Why Crypto Investors Might Want to Adjust Their Old Tax Returns

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It’s increasingly clear the government is paying close attention to crypto, which means investors might want to take another look at their old tax returns. 

Tax prep software company TurboTax has seen crypto transactions rise by a whopping 362% in tax year 2020 from 2019, according to Intuit data. But crypto tax reporting is coming along a bit more slowly, experts say. This could be a problem if you’ve invested in crypto in recent years, experts say, because if the IRS audits past returns and finds you didn’t properly report crypto gains, you could owe taxes on it.

“A lot of people who have been in this space for a number of years have come to me and said, ‘Hey, look, I haven’t been reporting for the last four years and now I’m realizing I need to report this year,” says Kate Waltman, a New York-based certified public accountant who specializes in crypto and blockchain assets. This oversight has had more to do with regulatory uncertainty than foul play, experts say, because consumers were waiting to see how the federal government would handle the burgeoning digital asset class.

Fortunately, it’s not the end of the world if you’re behind on reporting your crypto profits to the IRS — but you should probably consider adjusting returns that had any major omissions. Let’s look at why you might want to amend your old tax returns if you didn’t include your crypto gains in recent years.

When Should You Amend Your Tax Return?

The IRS encourages taxpayers to file an amended return if there is a significant change in their filing status from what they reported in a previous year. This includes marital status, income, deductions, capital gains, large gifts, or more information consumers failed to include inadvertently. Your unreported crypto income would fall into this category.

To amend a return, you would fill out Form 1040-X (Amended U.S. Individual Income Tax Return). Formal amendments are meant for adjustments that would change your tax return or amount owed, such as not including crypto capital gains taxes.

If you owe additional tax from unreported crypto gains, you can avoid excess penalties by filing an amendment swiftly and paying the tax before any due dates. Ideally, you should try to pay by the original due date for the tax reporting year (this is only possible if you’re adjusting last year’s return before your tax payments are due). Otherwise, try to pay by any due dates received after filing the amendment.

Currently, the normal processing time is up to 20 weeks, up from the usual 16 weeks. Some delays may occur in the case of errors, address changes, missing information, or routing mishaps (when sending information through the mail). The IRS recommends waiting it out instead of filing a second return or calling to check on status.

Can You Amend Your Crypto Tax Reporting From Past Years?

Crypto investors can amend returns already filed in recent years relatively simply. “You have a three-year window to amend prior year returns without any negative consequence,” Waltman says. That means you can electronically file an amended return application for years 2019, 2020, and 2021. 

It’s always ideal to report all crypto capital gains from trades, nonfungible token sales, or other decentralized finance activity within the window of the reporting year in which you had the taxable transaction. But making a mistake isn’t anything to be ashamed of, says Waltman.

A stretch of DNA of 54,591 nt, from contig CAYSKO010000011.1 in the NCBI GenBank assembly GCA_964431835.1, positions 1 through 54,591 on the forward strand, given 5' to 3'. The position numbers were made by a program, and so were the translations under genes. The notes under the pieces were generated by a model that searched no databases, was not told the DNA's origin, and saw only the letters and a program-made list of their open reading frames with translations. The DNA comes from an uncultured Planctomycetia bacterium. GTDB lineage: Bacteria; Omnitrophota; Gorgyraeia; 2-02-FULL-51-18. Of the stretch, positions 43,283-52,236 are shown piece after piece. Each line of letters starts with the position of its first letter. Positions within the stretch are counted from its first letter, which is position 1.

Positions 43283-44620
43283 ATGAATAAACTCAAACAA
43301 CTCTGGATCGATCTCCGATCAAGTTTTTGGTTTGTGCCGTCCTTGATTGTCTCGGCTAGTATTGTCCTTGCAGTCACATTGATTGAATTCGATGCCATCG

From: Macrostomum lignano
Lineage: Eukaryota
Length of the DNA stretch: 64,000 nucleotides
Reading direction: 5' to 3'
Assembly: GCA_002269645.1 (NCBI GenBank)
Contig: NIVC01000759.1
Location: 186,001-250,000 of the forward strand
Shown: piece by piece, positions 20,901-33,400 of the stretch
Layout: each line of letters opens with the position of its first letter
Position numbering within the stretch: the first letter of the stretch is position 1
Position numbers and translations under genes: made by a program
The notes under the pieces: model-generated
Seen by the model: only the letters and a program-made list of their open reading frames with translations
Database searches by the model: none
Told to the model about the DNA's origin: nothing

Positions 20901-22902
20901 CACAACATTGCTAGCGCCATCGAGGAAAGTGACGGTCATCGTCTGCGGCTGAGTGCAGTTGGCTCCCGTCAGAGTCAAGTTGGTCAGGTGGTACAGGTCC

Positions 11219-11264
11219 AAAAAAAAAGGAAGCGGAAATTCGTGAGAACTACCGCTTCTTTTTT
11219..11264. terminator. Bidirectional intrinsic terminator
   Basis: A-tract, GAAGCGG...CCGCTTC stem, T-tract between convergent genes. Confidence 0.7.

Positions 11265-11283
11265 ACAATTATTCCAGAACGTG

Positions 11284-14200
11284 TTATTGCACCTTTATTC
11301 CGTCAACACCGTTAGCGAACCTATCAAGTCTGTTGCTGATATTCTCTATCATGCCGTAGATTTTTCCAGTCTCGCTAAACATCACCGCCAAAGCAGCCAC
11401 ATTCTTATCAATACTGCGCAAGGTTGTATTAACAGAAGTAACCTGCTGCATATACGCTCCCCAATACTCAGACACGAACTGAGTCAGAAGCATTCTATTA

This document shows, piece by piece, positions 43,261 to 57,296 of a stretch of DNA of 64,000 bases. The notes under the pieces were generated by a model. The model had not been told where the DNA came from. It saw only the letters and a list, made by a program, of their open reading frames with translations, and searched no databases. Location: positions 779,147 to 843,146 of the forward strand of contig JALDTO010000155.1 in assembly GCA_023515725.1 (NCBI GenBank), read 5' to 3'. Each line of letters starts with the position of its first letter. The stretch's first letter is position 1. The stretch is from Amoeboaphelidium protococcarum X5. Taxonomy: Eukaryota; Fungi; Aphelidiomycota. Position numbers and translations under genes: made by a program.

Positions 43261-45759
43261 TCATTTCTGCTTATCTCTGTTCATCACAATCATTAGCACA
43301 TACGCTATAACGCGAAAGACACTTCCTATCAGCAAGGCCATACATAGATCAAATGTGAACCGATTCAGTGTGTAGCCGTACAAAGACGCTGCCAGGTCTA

Pro Tip

Using a crypto portfolio tracker may help you report more accurately at tax time and avoid forgetting about those crypto wallets floating around in the metaverse.

“Maybe you just genuinely didn’t know how or you didn’t have the help — there aren’t many CPAs in the [crypto] space today, let alone two or three years ago,” she says. For example, “if you pay [for anything] in crypto, you’re creating a taxable event for yourself and you will potentially have capital gains implications from that,” she says. 

Most importantly, demonstrate a good faith effort and file your amendment in a timely way. Show as much documentation as you can, with well-calculated valuations using market data to back up valuations of any NFTs, altcoins, or other tokens you report to the IRS. You can work with your accountant to determine your gains and losses, and take advantage of third-party calculation tools, Waltman previously told NextAdvisor

How to Avoid Crypto Tax Headaches in the Future

Keeping track of your crypto is one of the biggest obstacles to accurate reporting for both newcomers and seasoned crypto traders alike.

“People have been in this space for so long and finally, for the first time, are getting around to doing their [crypto] taxes,” says David Kemmerer, CEO and co-founder of crypto portfolio tracking software CoinLedger. “They don’t even remember all the various places they have crypto, and it does become very hard for them to reconcile everything.”

Now that you’re aware of the IRS’ crypto reporting requirements, experts recommend keeping good records of all your digital wallets, centralized exchange platforms, and balances for every account. A portfolio tracker, which links to your crypto holdings and offers a high-level view of your holdings, can be a big help to make future tax returns a lot easier. Depending on the tracker, you might be able to export your data to tax prep software, autofill IRS tax forms, and calculate your profits and losses.

Not sure where to start? Read over NextAdvisor’s crypto tax guide and read these six questions you might want to ask your tax pro.